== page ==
The main season for traveling in Tibet is from April to October, when the weather is optimal for hiking, sightseeing and, in general, travel. Given its location on a high plateau, Tibet experiences low temperatures and frost most of the year. Summer is the only time when temperatures reach around 70 degrees Fahrenheit during the day. As a bonus, the oxygen content is higher in summer, which facilitates acclimatization. Spring and fall are also good times, if you’re looking to beat the summer crowds, but expect cool nighttime temperatures. Winter is characterized by freezing temperatures.

It is important to take into account that entry permits are not issued to foreigners from February to March (this is the period of some sensitive birthdays, especially the 2008 rebellion that caused all of these travel restrictions first. place). I would also suggest avoiding Chinese public holidays during the first weeks of May and October when Chinese tourists invade Tibet.

7. How can I get to Tibet?

The most common way to get to Lhasa, Tibet is by train or plane. Flights depart daily from several cities in mainland China, as well as from Kathmandu in Nepal. Trains depart regularly from several major cities in China. The best way to get to Tibet and adjust to the altitude is to take the train from Xining to Lhasa. It’s a 21 hour trip, but it’s a scenic journey on the world’s tallest railroad.

For those new to Nepal, you can fly or travel overland with your guide and driver. Traveling by land can put you at a higher risk of contracting altitude sickness, so flying tends to be the best option. Keep in mind that if you are coming from Nepal, you will have a different and more stringent type of visa, a “Tibet group visa”, which does not allow travel to mainland China.

Exterior of the Potala Palace in Lhasa with many tourists walking and observing its grand scale.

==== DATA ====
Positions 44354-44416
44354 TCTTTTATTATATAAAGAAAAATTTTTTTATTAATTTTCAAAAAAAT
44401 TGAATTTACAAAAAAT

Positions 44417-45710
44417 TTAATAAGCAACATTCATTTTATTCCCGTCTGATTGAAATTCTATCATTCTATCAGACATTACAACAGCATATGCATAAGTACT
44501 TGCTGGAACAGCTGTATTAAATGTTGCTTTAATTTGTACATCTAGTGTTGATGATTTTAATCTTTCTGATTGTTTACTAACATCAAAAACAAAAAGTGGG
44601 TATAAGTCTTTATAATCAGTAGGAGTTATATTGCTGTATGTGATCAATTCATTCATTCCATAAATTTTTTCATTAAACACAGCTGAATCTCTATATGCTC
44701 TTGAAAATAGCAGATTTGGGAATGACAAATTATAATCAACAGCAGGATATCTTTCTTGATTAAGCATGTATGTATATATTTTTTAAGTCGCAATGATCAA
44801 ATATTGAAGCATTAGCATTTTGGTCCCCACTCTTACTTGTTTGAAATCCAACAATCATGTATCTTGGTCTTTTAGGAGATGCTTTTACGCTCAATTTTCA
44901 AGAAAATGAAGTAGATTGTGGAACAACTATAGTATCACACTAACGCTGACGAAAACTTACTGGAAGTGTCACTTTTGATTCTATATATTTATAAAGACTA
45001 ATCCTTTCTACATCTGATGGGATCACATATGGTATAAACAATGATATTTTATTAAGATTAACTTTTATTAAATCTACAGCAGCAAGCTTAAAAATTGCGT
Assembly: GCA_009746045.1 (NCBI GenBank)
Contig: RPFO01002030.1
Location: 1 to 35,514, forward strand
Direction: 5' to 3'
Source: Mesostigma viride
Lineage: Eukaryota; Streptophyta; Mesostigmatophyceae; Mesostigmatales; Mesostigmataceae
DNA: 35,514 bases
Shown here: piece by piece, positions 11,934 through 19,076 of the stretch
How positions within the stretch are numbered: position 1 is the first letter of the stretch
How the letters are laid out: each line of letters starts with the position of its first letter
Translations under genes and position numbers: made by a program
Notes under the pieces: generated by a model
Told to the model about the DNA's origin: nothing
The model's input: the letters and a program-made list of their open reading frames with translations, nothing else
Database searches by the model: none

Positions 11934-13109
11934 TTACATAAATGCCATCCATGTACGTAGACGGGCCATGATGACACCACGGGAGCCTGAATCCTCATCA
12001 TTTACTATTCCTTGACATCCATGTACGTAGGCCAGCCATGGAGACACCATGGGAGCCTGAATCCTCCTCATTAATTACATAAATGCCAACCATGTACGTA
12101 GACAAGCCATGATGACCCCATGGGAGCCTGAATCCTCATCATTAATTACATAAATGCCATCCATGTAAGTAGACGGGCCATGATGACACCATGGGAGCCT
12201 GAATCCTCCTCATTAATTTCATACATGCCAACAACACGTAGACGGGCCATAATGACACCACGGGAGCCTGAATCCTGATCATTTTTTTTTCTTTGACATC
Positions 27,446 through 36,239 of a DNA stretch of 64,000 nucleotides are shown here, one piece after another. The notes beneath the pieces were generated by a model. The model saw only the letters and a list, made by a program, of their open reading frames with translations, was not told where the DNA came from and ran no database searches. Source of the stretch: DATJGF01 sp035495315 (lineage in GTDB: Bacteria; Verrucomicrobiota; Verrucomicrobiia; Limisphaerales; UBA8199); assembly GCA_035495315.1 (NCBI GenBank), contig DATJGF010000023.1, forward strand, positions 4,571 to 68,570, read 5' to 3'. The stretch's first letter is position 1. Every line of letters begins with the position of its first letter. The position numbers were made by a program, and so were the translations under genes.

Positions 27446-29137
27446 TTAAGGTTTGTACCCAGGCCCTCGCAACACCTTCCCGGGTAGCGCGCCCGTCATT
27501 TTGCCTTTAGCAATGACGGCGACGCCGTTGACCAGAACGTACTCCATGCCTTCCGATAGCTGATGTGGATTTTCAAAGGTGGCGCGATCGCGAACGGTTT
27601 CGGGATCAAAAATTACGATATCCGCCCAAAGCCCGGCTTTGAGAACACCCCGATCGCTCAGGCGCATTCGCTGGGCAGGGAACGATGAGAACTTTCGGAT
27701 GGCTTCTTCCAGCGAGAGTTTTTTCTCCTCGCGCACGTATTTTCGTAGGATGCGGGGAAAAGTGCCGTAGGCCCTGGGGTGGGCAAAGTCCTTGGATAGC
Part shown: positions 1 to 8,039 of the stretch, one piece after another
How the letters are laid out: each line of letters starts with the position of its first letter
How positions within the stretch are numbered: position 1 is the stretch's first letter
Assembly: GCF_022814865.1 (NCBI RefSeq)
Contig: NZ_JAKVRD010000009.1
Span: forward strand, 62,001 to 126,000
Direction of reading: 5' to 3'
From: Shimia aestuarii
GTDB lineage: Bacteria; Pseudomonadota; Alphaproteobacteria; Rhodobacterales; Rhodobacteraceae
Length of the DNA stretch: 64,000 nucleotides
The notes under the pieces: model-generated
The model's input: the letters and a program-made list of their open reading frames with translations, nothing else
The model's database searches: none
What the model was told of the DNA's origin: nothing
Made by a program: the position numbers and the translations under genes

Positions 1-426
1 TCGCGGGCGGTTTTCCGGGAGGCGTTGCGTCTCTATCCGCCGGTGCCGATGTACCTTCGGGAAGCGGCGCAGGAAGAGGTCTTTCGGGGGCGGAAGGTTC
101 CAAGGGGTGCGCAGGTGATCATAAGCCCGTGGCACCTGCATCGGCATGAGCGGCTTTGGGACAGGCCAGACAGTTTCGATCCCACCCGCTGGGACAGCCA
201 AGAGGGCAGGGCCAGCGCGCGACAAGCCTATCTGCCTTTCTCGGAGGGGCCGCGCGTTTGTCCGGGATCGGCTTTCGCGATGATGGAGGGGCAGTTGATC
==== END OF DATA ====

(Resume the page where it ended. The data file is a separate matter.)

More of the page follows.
Potala Palace (Photo credit: Sarah Kingdom)

8. What are the best places to visit in Tibet?

Tibet has so much to see, from its beautiful natural landscapes to its mysterious religious culture. You won’t be able to see everything on your first trip, so let me point out some of the must-see spots you should have on your itinerary.

Pilgrim prostrating in Lhasa.
Laurie Wiseberg

The capital of Tibet, Lhasa, is one of the most fascinating cities in the world. It is a city in a time lag, wedged between the modern world and ancient traditions. The city revolves around Barkhor Square, at the center of which is the Jokhang Monastery, the holiest temple in Tibet. It is here that you will see pilgrims whispering prayers as they complete their devotional journey, bow down to the temple, or circle it clockwise.

There’s nothing like seeing the golden-roofed Potala Palace, the former residence of the Dalai Lama, rise above the city center. It is the largest and most comprehensive ancient palace complex in Tibet, containing 13 floors and 1,000 rooms. Construction began in the 7th century and reconstruction was undertaken by the 5th Dalai Lama in 1645. It is a holy place for Tibetan Buddhists and attracts thousands of visitors and pilgrims every year.

Monk debating at Sera Monastery.
Monk at Sera Monastery (Photo credit: Laurie Wiseberg)

You should also visit the “Three Great Tibetan Monasteries”, Drepung, Sera and Ganden, which are on the outskirts of Lhasa. Drepung is a complex of many temples and prayer halls, while Sera is famous for its daily traditional debates (3 p.m.) between monks. Ganden at an elevation of 12,000 feet on Wangbori Mountain makes for a great hike (although you can drive). You are very likely to see vultures, the sacred birds of Tibet, when visiting here.